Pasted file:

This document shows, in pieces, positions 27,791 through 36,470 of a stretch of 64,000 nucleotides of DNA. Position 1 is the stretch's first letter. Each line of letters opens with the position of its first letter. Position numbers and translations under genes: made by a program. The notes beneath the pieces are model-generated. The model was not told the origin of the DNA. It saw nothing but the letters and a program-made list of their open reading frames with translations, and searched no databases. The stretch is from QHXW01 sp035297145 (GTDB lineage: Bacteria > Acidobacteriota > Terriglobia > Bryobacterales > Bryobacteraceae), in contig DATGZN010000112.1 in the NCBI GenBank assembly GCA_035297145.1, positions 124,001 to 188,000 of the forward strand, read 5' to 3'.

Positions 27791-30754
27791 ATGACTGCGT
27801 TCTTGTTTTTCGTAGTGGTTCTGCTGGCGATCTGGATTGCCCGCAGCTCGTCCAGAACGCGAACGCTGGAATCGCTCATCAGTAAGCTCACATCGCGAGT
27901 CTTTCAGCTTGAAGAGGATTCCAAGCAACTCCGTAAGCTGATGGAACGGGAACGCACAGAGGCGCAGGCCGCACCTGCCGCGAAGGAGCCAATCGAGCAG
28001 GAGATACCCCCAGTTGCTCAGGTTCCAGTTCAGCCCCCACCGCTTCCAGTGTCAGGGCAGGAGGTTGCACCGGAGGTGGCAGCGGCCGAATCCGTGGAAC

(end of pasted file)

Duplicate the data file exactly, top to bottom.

This document shows, in pieces, positions 27,791 through 36,470 of a stretch of 64,000 nucleotides of DNA. Position 1 is the stretch's first letter. Each line of letters opens with the position of its first letter. Position numbers and translations under genes: made by a program. The notes beneath the pieces are model-generated. The model was not told the origin of the DNA. It saw nothing but the letters and a program-made list of their open reading frames with translations, and searched no databases. The stretch is from QHXW01 sp035297145 (GTDB lineage: Bacteria > Acidobacteriota > Terriglobia > Bryobacterales > Bryobacteraceae), in contig DATGZN010000112.1 in the NCBI GenBank assembly GCA_035297145.1, positions 124,001 to 188,000 of the forward strand, read 5' to 3'.

Positions 27791-30754
27791 ATGACTGCGT
27801 TCTTGTTTTTCGTAGTGGTTCTGCTGGCGATCTGGATTGCCCGCAGCTCGTCCAGAACGCGAACGCTGGAATCGCTCATCAGTAAGCTCACATCGCGAGT
27901 CTTTCAGCTTGAAGAGGATTCCAAGCAACTCCGTAAGCTGATGGAACGGGAACGCACAGAGGCGCAGGCCGCACCTGCCGCGAAGGAGCCAATCGAGCAG
28001 GAGATACCCCCAGTTGCTCAGGTTCCAGTTCAGCCCCCACCGCTTCCAGTGTCAGGGCAGGAGGTTGCACCGGAGGTGGCAGCGGCCGAATCCGTGGAAC